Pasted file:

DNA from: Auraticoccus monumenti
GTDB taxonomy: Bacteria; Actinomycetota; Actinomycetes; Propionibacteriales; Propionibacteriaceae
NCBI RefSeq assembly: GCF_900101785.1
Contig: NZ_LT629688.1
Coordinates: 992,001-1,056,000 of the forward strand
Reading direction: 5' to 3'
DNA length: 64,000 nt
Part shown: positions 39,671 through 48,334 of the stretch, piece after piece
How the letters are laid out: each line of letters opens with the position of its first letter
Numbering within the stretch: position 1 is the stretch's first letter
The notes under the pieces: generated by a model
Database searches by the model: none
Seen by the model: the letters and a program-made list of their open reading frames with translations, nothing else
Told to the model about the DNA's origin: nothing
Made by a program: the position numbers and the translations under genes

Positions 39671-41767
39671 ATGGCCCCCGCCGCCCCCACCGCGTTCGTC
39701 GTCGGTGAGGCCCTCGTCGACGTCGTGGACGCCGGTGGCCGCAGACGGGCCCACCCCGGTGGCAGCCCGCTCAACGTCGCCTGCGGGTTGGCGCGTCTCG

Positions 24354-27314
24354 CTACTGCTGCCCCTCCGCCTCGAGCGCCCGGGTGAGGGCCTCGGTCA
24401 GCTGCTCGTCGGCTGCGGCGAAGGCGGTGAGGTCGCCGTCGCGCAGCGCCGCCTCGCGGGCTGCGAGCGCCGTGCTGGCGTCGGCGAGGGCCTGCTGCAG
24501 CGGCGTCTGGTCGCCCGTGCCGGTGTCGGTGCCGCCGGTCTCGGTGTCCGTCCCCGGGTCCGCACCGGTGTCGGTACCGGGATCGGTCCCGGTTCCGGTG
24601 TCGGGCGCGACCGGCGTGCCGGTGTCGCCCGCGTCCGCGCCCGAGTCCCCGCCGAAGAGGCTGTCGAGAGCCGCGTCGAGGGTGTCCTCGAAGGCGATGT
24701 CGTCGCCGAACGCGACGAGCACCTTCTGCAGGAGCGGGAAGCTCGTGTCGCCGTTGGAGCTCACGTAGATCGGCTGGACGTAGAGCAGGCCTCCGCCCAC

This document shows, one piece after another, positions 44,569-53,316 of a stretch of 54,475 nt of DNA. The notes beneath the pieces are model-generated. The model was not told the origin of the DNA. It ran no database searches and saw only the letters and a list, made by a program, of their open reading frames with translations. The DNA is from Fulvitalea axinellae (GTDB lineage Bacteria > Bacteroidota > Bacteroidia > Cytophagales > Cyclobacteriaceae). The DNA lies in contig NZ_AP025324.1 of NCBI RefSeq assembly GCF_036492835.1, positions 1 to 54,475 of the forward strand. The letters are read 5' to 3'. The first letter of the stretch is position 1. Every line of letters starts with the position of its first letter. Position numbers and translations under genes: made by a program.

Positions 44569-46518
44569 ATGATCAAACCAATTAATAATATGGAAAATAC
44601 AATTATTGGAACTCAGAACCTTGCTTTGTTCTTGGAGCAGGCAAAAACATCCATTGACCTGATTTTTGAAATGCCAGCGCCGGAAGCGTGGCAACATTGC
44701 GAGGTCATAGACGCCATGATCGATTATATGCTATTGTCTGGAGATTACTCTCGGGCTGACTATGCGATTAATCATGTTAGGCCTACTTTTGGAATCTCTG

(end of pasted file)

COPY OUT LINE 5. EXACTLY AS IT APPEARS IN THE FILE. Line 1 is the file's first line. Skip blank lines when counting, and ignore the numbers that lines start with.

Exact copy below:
Coordinates: 992,001-1,056,000 of the forward strand